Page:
Tuesday, 3 November 2009

Did Naomi traffic Ruth? an evening at feminist theology with Fulata Mbano Moyo

I'm still reeling from the shock of a contextual Bible study at our feminist theology group. My brilliant colleague Fulata Mbano Moyo led us in reading chapter 3 of the book of Ruth. But before that she spoke movingly of her own background as a child of the third wife in a polygamous marriage, her experience as a widow and mother of three. "Why is it that when a husband dies that women are often consoled by pastors and congregation that now God will be their husband. Yet when a wife dies the same pastors and congregation will console the husband that he will be able to find a younger wife?"
Fulata encouraged us to think of the trafficked women in Geneva and not to forget that contextual Bible study is about transformation. We thought about how few choices trafficked women and men have.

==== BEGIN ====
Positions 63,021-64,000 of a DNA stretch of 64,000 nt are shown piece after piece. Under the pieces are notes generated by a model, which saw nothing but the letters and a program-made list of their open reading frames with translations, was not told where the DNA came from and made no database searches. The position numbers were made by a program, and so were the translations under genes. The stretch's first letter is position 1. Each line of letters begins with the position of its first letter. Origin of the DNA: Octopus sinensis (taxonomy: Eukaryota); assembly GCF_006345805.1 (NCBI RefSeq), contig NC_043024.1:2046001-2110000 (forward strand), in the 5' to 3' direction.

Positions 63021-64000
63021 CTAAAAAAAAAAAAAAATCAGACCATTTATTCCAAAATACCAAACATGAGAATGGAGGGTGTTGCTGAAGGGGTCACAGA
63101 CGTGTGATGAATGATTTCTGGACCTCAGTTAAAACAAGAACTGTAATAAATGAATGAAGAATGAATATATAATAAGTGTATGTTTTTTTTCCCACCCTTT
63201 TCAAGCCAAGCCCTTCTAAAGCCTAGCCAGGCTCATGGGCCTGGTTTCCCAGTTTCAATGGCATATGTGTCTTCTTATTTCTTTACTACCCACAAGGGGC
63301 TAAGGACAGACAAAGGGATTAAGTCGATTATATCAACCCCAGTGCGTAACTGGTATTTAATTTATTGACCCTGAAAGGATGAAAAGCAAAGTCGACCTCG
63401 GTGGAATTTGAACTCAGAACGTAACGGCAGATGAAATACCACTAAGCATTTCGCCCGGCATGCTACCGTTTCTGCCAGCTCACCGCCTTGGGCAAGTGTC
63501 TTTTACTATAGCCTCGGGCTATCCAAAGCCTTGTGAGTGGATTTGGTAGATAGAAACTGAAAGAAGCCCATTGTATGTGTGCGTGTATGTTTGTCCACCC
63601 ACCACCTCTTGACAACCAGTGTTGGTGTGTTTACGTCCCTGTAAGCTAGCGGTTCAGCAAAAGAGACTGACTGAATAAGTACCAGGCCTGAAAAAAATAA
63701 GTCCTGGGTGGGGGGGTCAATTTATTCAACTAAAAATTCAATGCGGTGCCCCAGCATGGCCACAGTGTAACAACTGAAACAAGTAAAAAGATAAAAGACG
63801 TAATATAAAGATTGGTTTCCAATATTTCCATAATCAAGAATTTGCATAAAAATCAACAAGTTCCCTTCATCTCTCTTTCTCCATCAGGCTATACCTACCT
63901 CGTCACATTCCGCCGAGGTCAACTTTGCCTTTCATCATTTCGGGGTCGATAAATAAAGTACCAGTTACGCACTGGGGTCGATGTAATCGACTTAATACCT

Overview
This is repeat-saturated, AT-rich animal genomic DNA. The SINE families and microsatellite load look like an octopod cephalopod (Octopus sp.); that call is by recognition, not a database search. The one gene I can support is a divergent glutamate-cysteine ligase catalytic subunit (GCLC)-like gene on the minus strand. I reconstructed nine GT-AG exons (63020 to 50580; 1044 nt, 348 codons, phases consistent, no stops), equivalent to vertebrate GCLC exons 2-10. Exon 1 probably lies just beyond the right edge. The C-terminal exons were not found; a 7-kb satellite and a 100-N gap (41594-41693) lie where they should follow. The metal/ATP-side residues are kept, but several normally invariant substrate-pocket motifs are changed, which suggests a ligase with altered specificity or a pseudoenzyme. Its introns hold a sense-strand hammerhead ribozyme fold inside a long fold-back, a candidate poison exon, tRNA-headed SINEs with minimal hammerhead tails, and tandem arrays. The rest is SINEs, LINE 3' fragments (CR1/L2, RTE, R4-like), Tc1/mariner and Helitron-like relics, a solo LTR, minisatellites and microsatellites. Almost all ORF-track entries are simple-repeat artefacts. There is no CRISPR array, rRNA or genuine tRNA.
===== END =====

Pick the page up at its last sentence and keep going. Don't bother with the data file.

Then we read chapter 3 of the book of Ruth. For the first time I read it with the idea that Ruth could be seen as a trafficked woman - that Naomi could be seen as a formerly trafficked woman who encourages another woman to follow the same path, because of course there is no other path. In some ways Ruth is even a surrogate mother, bearing Naomi a child - at the end of the book everyone says "Naomi has a son".
An extraordinary and very though-provoking evening, rich in exchanges.


janetlees said...

The power of centextual bible study - sounds great! I meet Fulata in Kenya a few years ago. Certainly a thought provoking person.

J. K. Gayle said...

Powerful post and study for change in thinking and in behaviors! Thank you and thank Fulata Mbano Moyo!!

"Thou wast not born for death, immortal Bird!
No hungry generations tread thee down;
The voice I hear this passing night was heard
In ancient days by emperor and clown:
Perhaps the self-same song that found a path
Through the sad heart of Ruth, when, sick for home,
She stood in tears amid the alien corn;
The same that oft-times hath
Charm’d magic casements, opening on the foam
Of perilous seas, in faery lands forlorn."
--from "Ode to A Nightingale," by John Keats